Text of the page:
The devil’s in the detail as Tories and Labour outline low-carbon strategies
Department for Business, Energy and Industrial Strategy (BEIS) Secretary Greg Clark addressed the Conservative Party Conference on Monday (4 October) with a promise to "upgrade" the UK's clean energy system, but a distinct lack of specific green policy pledges contrasted with the raft of legislation proposals made at last week's corresponding Labour Party Conference.
Delivering a speech to party members in Birmingham, Clark insisted that a convergence of climate change issues and low-carbon technologies would play a critical role in the UK’s new industrial strategy.
“Our global leadership in combatting climate change, which we will maintain and take forward, presents us with a massive opportunity to enjoy industrial success,” he said.
Clark suggested that the UK will need to ramp up efforts to shift towards a low-carbon economy, stressing in no uncertain terms a necessity for the country to “upgrade in the resilience and cleanness of energy supplies”.
“We have low-carbon energy systems that lead the world, but also the failure of successive Governments to replace our aging power stations,” he added.
While references to climate change issues and low-carbon infrastructure will be regarded by the green economy as a welcome inclusion in the BEIS secretary’s speech, many will feel disappointed that Clark’s bold rhetoric was not supported by any tangible policy commitments.
Renewable energy investor Rockfire Capital’s chief executive Liam Kavanagh expressed his concern, saying: “The Business, Energy and Industry Secretary’s speech was a sweeping glorification of innovation and industrial strategy but woefully short of specific policy. Apart from a nod to the recent ratification of the Paris Agreement on Climate Change and a mention of an “upgrade in clean energy supplies”, no mention was made of energy policy whatsoever.
“How are we supposed to ensure that our infrastructure and cities are fit for the future if we don’t have more explicit support for innovative energy developments such as storage, interconnection and of course generation from renewable sources?”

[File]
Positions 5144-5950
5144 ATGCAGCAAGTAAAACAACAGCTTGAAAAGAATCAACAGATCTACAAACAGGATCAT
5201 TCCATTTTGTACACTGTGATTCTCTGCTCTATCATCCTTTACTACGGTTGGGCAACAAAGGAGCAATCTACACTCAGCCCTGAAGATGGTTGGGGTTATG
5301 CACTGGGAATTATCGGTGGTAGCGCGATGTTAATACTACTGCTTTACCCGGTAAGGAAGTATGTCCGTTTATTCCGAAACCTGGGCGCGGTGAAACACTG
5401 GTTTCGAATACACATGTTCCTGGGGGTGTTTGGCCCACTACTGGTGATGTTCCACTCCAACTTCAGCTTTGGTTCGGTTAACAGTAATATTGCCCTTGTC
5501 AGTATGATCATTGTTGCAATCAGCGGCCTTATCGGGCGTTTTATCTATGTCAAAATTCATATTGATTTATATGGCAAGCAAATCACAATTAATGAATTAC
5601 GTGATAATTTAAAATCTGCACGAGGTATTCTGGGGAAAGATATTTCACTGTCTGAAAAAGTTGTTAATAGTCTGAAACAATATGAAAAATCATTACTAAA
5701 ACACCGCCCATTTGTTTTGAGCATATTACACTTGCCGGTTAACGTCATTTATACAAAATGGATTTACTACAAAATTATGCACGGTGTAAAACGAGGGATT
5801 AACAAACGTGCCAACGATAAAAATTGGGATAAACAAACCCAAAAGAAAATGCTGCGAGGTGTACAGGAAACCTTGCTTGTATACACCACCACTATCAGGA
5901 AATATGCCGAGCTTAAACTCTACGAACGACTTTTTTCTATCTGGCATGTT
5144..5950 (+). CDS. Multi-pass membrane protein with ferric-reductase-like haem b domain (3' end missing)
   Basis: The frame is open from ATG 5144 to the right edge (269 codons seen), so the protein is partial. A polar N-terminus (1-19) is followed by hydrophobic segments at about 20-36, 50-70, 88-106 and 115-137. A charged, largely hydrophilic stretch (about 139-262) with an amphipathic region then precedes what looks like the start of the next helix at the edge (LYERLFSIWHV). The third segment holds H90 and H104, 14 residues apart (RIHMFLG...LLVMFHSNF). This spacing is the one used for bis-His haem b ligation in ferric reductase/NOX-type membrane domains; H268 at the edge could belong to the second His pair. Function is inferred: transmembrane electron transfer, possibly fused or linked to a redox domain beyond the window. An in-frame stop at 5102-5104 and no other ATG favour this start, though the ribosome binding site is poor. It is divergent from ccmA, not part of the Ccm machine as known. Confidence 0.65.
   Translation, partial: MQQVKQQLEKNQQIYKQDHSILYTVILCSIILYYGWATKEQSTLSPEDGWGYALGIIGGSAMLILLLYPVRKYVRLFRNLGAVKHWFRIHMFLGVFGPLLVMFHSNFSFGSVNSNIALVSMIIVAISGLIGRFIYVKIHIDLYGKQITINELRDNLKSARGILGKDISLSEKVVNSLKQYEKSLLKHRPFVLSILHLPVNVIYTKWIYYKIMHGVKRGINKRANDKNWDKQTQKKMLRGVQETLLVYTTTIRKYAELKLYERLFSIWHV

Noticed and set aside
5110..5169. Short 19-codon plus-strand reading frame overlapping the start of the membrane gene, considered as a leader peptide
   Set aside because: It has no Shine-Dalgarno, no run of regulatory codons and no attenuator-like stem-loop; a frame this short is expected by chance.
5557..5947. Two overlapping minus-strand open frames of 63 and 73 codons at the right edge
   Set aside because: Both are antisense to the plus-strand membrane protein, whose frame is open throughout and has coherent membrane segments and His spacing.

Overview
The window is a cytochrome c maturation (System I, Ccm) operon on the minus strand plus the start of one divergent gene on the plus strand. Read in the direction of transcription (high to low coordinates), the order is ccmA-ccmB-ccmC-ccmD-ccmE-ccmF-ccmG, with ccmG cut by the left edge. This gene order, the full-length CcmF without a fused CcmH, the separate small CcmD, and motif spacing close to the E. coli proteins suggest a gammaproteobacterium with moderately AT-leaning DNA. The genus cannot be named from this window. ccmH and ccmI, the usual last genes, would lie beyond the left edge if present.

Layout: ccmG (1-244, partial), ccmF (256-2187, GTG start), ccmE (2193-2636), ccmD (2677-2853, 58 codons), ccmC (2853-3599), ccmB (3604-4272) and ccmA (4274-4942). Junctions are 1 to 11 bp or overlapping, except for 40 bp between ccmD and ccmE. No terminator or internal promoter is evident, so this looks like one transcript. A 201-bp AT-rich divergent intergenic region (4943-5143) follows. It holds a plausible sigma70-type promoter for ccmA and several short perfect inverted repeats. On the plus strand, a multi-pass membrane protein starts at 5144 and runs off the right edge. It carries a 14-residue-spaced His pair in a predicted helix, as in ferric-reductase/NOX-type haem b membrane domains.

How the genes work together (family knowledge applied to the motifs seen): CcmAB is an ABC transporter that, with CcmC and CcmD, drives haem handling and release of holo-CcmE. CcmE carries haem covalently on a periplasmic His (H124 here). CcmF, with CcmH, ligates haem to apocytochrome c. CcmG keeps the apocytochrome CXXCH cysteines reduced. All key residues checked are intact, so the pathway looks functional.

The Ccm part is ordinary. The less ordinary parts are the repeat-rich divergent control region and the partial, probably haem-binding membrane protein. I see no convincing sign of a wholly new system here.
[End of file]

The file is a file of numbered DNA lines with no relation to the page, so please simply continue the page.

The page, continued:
Great Repeal Act
Clark was later followed on stage by Defra Secretary Andrea Leadsom, who presented the UK’s departure from the European Union (EU) as an opportunity to put the environment “at the heart of everything we do”. Again, Leadsom provided words of encouragement for the green economy, stating that the current generation has a chance to “leave our environment in a better place than we found it.”
A day beforehand, Prime Minister Theresa May unveiled plans of how her Government will make a “success of Brexit”, through the introduction of a Great Repeal Act which will essentially handover all existing European Union (EU) into UK domestic law.
The PM made no specific reference to environmental regulations, but insisted that the existing framework of current EU legislation will be translated initially into UK law following negotiations. However, May did concede that Westminster politicians would have the power to reverse these regulations in the future.
“As we repeal the European Communities Act, we will convert the ‘acquis’ – that is, the body of existing EU law – into British law,” she stated. “When the Great Repeal Bill is given Royal Assent, Parliament will be free – subject to international agreements and treaties with other countries and the EU on matters such as trade – to amend, repeal and improve any law it chooses.
“But by converting the acquis into British law, we will give businesses and workers maximum certainty as we leave the European Union. The same rules and laws will apply to them after Brexit as they did before. Any changes in the law will have to be subject to full scrutiny and proper Parliamentary debate.”
May’s comments will do nothing to allay fears that EU law – accounting for more than 70% the UK’s domestic green legislation – could be “eroded” or scrapped entirely in the wake of the UK’s departure from the EU. The green economy has displayed vocal support for retaining EU environmental policy post-Brexit, with many claiming that an Europe-wide solution is imperative to tackle issues that “don’t respect borders”.
The Conservative’s lack of tangible green policy commitments lies in deep contrast with the array of pledges made during last week’s annual Labour Party Conference.
During the four-day event held in Liverpool, the opposition party unveiled ambitious proposals to source 65% of the UK’s energy needs from renewable sources by 2030 and ramp up the rate of domestic energy efficiency programme.
Shadow Chancellor John McDonnell claimed that the Labour Party would increase investment in low-carbon technology to utilise the “natural resources that could make us world-leaders in renewables”.
“At every single stage we have a Government that fails to reach that potential. It has cut scientific research spending, it has slashed subsidies to renewables, threatening tens of thousands of jobs, and it plans to cut essential public investment in transport, energy, and housing across the whole country,” McDonnell stated.
Shadow Energy and Climate Change Secretary Barry Gardiner announced that a Labour Government would impose a full ban on shale gas exploration, insisting that fracking “locks” the country into an energy infrastructure based on fossil fuels “long after the UK needs to have moved to renewables”.
Labour’s fracking ban plans were well received by Green Party co-leader Caroline Lucas, who urged the whole Labour Party to join the movement against new shale gas initiatives.
“Not only does fracking pose risks to local communities, but drilling for gas under our countryside risks undermining our climate change commitments too,” she said. “It’s now down to every Labour politician, from local councillors, to assembly members and MPs, to oppose any plans for fracking in their areas.”
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